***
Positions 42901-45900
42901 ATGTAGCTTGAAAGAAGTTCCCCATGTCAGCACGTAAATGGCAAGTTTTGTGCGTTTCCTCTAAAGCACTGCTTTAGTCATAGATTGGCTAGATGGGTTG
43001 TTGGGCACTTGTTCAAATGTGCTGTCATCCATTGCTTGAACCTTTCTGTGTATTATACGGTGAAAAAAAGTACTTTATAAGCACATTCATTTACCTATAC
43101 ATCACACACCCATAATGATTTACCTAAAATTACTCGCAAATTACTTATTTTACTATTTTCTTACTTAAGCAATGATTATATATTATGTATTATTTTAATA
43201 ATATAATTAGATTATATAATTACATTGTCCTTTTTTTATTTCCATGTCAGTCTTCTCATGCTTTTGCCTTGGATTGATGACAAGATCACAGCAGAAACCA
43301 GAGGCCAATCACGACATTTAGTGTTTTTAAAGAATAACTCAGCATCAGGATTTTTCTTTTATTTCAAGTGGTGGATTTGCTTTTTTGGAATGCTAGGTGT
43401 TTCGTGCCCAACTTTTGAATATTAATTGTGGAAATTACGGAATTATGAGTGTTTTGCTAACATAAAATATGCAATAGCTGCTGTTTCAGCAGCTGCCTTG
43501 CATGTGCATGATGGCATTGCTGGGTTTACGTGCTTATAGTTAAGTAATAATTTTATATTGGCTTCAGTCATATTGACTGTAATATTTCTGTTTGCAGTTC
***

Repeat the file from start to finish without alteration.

Positions 42901-45900
42901 ATGTAGCTTGAAAGAAGTTCCCCATGTCAGCACGTAAATGGCAAGTTTTGTGCGTTTCCTCTAAAGCACTGCTTTAGTCATAGATTGGCTAGATGGGTTG
43001 TTGGGCACTTGTTCAAATGTGCTGTCATCCATTGCTTGAACCTTTCTGTGTATTATACGGTGAAAAAAAGTACTTTATAAGCACATTCATTTACCTATAC
43101 ATCACACACCCATAATGATTTACCTAAAATTACTCGCAAATTACTTATTTTACTATTTTCTTACTTAAGCAATGATTATATATTATGTATTATTTTAATA
43201 ATATAATTAGATTATATAATTACATTGTCCTTTTTTTATTTCCATGTCAGTCTTCTCATGCTTTTGCCTTGGATTGATGACAAGATCACAGCAGAAACCA
43301 GAGGCCAATCACGACATTTAGTGTTTTTAAAGAATAACTCAGCATCAGGATTTTTCTTTTATTTCAAGTGGTGGATTTGCTTTTTTGGAATGCTAGGTGT
43401 TTCGTGCCCAACTTTTGAATATTAATTGTGGAAATTACGGAATTATGAGTGTTTTGCTAACATAAAATATGCAATAGCTGCTGTTTCAGCAGCTGCCTTG
43501 CATGTGCATGATGGCATTGCTGGGTTTACGTGCTTATAGTTAAGTAATAATTTTATATTGGCTTCAGTCATATTGACTGTAATATTTCTGTTTGCAGTTC